If
this is the case,
is there any validity
to the concept
of freedom of will?
either the I
and the thou
are separate
or they are not.
If they are
as we have seen,
the thou
though a thou
to the I
when first presented,
can transform:
the thou
becomes I
to the I
now thou
the I
becomes thou
to the thou
now I –
the actor
the acted upon
the acted upon
the reverse.

 

In a sense
this brings us back
to the original situation
although one step further on.
With the I
as thou
and the thou
as I
the new I
will presumably exercise control.
But
if this is the case
is not
this controller
controlled
in that the previous I
now thou
is the object
acted upon,
and by reference to previous argument
it can be seen
that the
which is acted upon
has a certain control.

 

Thus the now though
once I
becomes I
and the now I
once thou
becomes thou,
a development
which leads progressively in time
to a previous state.

 

Instead of
a resolution
in which I
to thou
or thou
to I
denoted action
directed from one to another
we find that I
to thou
and thou
to I
lead to I
to thou
to I
to thou
incessantly
where to
is to
in that it is a denotation
of action
from one
to one
from the self
to itself
changed –
itself
To another being in state –
from I
to I
as thou
from thou
to thou
as I,
from the subject
or object
to itself
as object
or subject
and not
from subject
as subject
to object.
Are, then,
they they
to the two
in the one
become we
become one?
is the one
really bigger than each?
are they three?
is the we of the one and one?
do the one and the one equal we?
do the one and the one equal one and the one equal two?
do the one and the one equal two and the two equal one?
do the one and the one equal one and the one equal three?
do the one and the one equal none in the one they are in?
do the one and the one equal two and the two equal two?
do the one and the one and the one they are in equal one?
do the one and the one and the one they are in equal two
and the one they are in?
do the one and the one and the one they are in equal one
and one and the one they are in plus the one of one
and one and the one they are in?
do the one and the one and the one they are in equal one
and one and the one they are in plus the one of one
and the one they are in plus the one of one and one
and the one they are in and the one of one and one
and the one they are in and the one of one and one
and the one they are in and the one of one and one
and the one they are in?

Is a whole just the same of its bits?
can a bit be distinct from its whole?
Is the whole still a whole in the absence of bit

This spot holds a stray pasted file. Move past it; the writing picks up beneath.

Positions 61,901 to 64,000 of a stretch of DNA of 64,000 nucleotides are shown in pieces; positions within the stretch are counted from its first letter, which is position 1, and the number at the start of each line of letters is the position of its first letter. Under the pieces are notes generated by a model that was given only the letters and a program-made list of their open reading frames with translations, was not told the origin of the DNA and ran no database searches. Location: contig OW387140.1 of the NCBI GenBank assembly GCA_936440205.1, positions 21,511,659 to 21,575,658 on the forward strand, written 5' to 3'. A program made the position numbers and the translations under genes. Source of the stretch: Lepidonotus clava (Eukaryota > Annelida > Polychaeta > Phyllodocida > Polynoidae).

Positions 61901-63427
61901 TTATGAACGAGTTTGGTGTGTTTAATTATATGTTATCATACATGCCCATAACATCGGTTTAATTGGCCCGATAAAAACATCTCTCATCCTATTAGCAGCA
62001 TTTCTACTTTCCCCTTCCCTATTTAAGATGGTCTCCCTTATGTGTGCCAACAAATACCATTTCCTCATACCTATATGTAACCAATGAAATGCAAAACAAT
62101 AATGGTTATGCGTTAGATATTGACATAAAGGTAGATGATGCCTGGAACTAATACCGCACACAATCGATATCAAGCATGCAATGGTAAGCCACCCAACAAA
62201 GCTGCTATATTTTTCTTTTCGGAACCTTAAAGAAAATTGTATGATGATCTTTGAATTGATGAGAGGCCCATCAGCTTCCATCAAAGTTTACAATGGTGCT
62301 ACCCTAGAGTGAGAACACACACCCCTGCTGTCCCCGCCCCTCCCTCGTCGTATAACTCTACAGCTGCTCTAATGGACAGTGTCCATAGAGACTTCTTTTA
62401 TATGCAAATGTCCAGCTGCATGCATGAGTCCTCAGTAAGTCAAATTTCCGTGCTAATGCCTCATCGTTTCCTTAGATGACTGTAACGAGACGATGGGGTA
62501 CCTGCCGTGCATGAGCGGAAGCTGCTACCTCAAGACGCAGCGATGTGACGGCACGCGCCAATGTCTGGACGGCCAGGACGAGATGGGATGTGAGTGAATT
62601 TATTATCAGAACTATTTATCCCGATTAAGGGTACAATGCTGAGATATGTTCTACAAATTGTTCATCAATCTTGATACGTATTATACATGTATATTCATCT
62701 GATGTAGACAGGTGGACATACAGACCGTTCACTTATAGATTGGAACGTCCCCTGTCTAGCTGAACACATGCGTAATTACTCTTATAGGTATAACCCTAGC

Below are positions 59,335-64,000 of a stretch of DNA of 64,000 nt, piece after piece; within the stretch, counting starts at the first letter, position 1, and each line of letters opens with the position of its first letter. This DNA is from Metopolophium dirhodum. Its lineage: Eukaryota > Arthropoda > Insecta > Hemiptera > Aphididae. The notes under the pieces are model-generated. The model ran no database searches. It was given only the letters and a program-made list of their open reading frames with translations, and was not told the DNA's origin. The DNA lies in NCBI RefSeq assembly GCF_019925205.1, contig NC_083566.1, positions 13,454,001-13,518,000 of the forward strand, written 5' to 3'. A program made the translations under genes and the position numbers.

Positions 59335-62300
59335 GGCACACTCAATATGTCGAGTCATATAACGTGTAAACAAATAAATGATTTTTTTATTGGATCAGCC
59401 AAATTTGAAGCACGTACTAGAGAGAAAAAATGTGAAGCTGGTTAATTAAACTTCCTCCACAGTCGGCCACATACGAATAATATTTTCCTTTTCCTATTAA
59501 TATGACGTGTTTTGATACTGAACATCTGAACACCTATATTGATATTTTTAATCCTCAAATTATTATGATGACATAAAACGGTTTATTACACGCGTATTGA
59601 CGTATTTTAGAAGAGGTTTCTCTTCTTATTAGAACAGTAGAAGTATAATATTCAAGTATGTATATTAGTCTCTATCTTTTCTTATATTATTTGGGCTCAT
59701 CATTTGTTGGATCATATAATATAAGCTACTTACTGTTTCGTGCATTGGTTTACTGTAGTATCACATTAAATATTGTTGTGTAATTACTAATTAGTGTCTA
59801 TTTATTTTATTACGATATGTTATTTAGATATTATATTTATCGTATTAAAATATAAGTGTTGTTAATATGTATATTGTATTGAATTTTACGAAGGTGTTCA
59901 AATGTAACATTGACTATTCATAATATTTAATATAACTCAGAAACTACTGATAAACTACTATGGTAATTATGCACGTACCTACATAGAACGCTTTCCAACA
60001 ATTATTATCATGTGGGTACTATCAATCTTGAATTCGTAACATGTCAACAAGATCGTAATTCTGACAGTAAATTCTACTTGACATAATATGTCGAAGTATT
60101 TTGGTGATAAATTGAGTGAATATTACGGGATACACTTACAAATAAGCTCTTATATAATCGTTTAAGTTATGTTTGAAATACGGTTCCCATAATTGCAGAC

and do some of the bits make a bit of the whole?
If the bit of a whole called a whole bit is bit –
is a bit of a whole bit a whole or a bit?
do the bits of the sum make the sum or just some of the whole?
if a whole is a whole is a bit still a bit if it’s in it?
A bit is a little more than a bit
and the whole with no bit is nothing at all
but little than more than
has little bits too
so
little of little than more than
is
bigger than bigger than little of more than
Is
the larger than less than
then lesser than too?
and is less than large
larger than
less than
more than
less than
large?
Perhaps,
then,
in view of these
apparently inevitable involutions,
and more important
than any of the previous considerations,
is the consideration
of the linguistic though process
used in confronting the kind of problem
with which we are dealing.
Is thinking
about action
in linguistic terms
really thinking
about the subject
with which one is concerned?
or could action
be a concept
and percept
entirely removed
from the linguistic
process of thinking
about it?
Is linguistic
thinking
about action
perhaps totally irrelevant to the action
that one would eventually perform,
being inferior to certain non-linguistic
methods of thinking
about action?
Or are in fact
both linguistic
and non-linguistic

methods of thinking
about action
irrelevant to the final action?
Or,
then again,
is not
the thought process in this context
itself
dependent upon linguistics?
And is every thought
based on linguistic
assumptions?
In view of all this
ought not
one simply to perform,
observing
the results.

 

(an intriguing side issue
is raised by the inclusion
here
of the concept observer.
If
the action
is to be performed by the observer
then the observer
can in some way be said to observe
that which is part of himself,
his extension so as to speak.
Accepting this as empirically demonstrated
and theoretically feasible,
we can move on to a further development
of the concept of observer:
the observer
observing
himself,
not so much in the sense of extension
as intention –
an internal examination
of that which stretches inwardly
away from the observer’s
viewing eye.
In
previous sections
of the argument
we have already seen that the thinker
can stand back from
that about which he is thinking,
can think
about his thinking
and so on.
Can he then similarly observe
his observations?

 

It seems,
again on an empirical
and rational
basis
that most thinkers
do indeed perform this action
with little difficulty.
simple
as this may sound
there lies within this development
a fundamental question
of major proportion.

 

If the observer
is observing
himself
observing
he must surely be observing
only a part of himself
for the part which is observing
could not
it would seem
be at the same time
observing
itself.
As he moves back in perspectives
and dimensions
of thought-time